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North is traditionally shown upwards in maps, although there isn't any physical reason for it - compass needles point parallel to magnetic field lines. Showing south as up would be just as legitimate.

Are there any historical reasons for the conventional map orientation?

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up vote 12 down vote accepted

The convention was established by Ptolemy (AD 90 – c. AD 168) in his main work, Geography. The following is a 15th century reconstruction of Ptolemy's world map:

Ptolemy's world map

It's an arbitrary decision, and several reversed maps exist. There are also maps that don't follow a standard orientation, some examples are T and O maps, polar maps, and Dymaxion/Fuller maps. Interestingly the iconic 1972 Blue Marble photograph, taken by the Apollo 17 crew, was reversed to fit the traditional view.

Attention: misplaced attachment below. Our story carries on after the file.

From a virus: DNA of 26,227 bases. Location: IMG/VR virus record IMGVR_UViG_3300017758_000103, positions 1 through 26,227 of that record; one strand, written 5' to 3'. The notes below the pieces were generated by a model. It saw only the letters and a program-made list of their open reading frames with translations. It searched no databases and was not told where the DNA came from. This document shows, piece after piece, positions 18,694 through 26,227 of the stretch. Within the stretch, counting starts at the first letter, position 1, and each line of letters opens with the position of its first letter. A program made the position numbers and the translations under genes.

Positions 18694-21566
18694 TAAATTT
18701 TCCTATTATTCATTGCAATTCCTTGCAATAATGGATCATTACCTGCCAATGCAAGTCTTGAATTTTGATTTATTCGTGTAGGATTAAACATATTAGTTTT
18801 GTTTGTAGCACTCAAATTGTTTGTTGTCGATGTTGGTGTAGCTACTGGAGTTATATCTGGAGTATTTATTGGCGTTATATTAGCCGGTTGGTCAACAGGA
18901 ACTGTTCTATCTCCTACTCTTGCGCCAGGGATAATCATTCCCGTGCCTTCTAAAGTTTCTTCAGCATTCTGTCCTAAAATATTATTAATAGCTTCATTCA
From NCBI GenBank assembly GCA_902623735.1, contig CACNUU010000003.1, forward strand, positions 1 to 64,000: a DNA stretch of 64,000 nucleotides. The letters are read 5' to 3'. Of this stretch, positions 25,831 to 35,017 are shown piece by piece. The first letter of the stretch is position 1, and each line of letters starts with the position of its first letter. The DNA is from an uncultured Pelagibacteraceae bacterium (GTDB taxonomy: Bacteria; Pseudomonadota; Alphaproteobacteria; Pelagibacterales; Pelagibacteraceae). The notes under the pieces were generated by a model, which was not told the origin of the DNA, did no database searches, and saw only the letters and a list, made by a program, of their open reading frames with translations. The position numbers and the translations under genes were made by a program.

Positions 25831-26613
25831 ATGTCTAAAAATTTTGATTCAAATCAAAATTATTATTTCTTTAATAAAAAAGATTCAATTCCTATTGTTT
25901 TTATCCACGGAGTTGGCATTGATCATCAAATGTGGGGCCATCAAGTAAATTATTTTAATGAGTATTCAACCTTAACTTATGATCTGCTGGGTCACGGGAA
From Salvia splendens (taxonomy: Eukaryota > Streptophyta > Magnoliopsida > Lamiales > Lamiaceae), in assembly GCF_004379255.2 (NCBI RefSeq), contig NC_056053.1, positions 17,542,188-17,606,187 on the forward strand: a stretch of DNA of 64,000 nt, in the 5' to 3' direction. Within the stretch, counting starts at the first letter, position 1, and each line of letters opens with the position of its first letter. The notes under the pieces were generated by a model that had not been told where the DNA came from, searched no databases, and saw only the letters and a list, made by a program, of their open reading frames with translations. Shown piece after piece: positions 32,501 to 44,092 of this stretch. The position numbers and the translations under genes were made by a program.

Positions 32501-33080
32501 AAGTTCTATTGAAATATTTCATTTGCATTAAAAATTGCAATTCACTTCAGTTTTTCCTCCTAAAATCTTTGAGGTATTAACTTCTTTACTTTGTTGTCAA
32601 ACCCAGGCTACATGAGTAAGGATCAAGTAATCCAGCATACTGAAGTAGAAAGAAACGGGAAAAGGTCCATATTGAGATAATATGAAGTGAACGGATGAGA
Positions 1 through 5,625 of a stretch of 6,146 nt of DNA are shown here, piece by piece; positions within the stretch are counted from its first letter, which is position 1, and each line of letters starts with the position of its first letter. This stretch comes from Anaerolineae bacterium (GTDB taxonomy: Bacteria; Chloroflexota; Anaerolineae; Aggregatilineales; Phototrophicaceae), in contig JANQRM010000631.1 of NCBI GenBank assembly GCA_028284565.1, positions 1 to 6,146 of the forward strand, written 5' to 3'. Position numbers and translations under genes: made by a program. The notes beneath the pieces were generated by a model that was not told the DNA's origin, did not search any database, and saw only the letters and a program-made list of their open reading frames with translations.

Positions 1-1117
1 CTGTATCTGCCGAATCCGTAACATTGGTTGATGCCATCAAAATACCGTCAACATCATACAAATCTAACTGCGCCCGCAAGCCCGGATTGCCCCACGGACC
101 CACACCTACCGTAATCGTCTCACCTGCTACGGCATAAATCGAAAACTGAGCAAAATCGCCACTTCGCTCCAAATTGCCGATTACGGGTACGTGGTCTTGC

Further reading:

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You beat me to the answer. +1 –  American Luke Dec 1 '12 at 23:10
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Wow, I never knew that Ptolemy was that accurate. –  Russell Dec 2 '12 at 8:47
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Thank you. Why was this closed as off-topic? It's a legitimate question. –  Alyosha Dec 2 '12 at 11:24
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@Alyosha I edited it to be a bit more history focused, and voted to re-open, and so did two others. That, of course, doesn't necessarily mean that the question is on topic, just that me and two others think it is. If the question isn't re-opened in a couple of days, you should post a question on the Meta site, asking how to improve it (please read the Meta FAQ to see what Meta is about). –  Yannis Rizos Dec 2 '12 at 11:40
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Note that this map was a globe projection. Nice visual proof that both Ptolemy and 15th century Europeans realized that the earth is a globe. –  T.E.D. Dec 4 '12 at 15:04

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